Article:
Sunday, February 3, 2013

GNB: Ammo availability hits training industry

With new restrictive laws that are being talked about, there has been a tremendous increase in demand for semi-auto rifles. Unfortunately, similar experience of 4 years ago has crept up and availability of ammunition has taken a hit.

Currently, 5.56/.223 Rem and 9mm rounds seem to be the most difficult calibers to find. This meant that a few training classes had to reduce round count.

It started with Magpul Dynamics on Jan. 8th and several prominent instructors such as Kyle Defoor, Larry Vickers, and Redback One(Jason Falla) also made such announcements. There probably will be some announcements from a few more well-known instructors soon.

Even before the spike in ammo demand, there were predictions that some high-round count instructors would have to adjust their curriculum. Now that there is an actual run on ammo it seems like it affects more than such instructors.

It is difficult to gauge how long this situation would last. Whatever that is available is priced at 50% - 100% more than what it was last year. If past is any indication, it would take at least 6 months for ammunition to be reasonably available and about 1 year for the prices to come down.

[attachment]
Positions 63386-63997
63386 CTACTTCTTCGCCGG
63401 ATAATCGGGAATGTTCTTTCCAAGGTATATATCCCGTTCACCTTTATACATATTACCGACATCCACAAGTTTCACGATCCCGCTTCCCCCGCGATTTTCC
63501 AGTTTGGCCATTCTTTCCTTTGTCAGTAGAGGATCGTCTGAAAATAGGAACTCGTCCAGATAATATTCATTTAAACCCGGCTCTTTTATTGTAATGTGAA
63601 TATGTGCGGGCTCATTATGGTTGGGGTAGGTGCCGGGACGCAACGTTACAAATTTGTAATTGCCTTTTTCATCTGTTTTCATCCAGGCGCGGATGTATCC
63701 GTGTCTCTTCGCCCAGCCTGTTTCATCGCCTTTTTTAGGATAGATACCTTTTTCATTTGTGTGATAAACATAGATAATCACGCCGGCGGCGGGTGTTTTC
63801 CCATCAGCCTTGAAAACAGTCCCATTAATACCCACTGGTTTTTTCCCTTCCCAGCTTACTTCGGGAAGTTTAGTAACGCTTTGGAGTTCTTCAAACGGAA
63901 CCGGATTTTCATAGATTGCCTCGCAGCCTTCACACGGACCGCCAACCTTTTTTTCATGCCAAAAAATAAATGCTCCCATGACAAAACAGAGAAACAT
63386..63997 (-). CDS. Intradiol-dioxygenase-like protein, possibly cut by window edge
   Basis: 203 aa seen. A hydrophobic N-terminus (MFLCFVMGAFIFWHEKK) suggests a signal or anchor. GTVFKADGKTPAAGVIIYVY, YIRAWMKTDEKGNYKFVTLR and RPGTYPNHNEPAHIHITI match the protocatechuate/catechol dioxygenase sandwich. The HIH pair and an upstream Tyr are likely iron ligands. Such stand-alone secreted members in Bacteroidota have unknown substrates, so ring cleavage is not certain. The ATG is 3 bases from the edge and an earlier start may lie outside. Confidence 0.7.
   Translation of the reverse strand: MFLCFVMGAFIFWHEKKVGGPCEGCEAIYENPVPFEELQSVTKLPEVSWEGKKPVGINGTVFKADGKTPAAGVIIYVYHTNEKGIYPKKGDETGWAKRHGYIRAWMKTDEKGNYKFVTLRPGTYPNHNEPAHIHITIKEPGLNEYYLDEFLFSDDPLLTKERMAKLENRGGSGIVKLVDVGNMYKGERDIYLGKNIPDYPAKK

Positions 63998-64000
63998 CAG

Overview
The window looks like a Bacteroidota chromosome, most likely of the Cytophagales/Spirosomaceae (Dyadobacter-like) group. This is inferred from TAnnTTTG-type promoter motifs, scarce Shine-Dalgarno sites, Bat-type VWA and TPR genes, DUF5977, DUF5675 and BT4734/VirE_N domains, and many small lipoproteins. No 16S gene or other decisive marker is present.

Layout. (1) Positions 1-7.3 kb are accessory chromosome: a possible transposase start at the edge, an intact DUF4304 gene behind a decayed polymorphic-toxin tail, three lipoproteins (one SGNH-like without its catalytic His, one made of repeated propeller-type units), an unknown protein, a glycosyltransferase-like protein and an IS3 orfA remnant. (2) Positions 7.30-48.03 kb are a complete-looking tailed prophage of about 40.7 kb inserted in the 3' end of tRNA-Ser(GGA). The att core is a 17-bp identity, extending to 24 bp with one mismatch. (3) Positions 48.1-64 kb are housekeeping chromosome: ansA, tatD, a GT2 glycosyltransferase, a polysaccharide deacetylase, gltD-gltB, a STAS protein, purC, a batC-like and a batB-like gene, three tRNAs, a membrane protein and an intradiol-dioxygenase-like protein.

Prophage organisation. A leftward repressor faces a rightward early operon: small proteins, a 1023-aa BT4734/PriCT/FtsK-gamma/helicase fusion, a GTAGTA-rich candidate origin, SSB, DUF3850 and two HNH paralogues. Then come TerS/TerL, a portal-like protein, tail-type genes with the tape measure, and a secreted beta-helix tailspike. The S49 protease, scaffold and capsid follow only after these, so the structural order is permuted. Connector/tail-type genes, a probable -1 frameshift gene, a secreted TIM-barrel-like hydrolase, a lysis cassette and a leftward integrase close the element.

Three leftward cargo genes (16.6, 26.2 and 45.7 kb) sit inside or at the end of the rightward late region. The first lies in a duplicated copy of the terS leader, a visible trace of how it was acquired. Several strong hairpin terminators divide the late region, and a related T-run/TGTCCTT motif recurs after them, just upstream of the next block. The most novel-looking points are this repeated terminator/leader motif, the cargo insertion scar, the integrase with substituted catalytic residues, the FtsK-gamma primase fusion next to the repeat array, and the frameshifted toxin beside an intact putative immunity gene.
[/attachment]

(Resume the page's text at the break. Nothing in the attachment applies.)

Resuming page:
There are several things students could do to ride it out.

Dry-firing is one of the nicest things that doesn't cost much money and it helps with many facets of shooting. It is not as fun as using live rounds on the range, but it works. While dry-firing cannot help with some other aspects of shooting, one can really focus on getting proficient.

Using .22 conversion kit is another. While it may not be same as a centerfire pistol cartridge, using a .22 lr ammunition is better than just leaving your gun in the safe. You can actually shoot and practice marksmanship on top of dry firing.

If you have a GBB airsoft, it probably could fill the gap during live fire sessions. One unfortunate aspect of it is that a good GBB tend to go for a few hundred dollars and hard to articulate how much one would save.

Whatever the solution is, it will be a bit of pain for next few months. No one likes it, but learning how to adapt to and overcome given situation is possible. And hopefully when the prices come down, we can increase our ammo reserves again.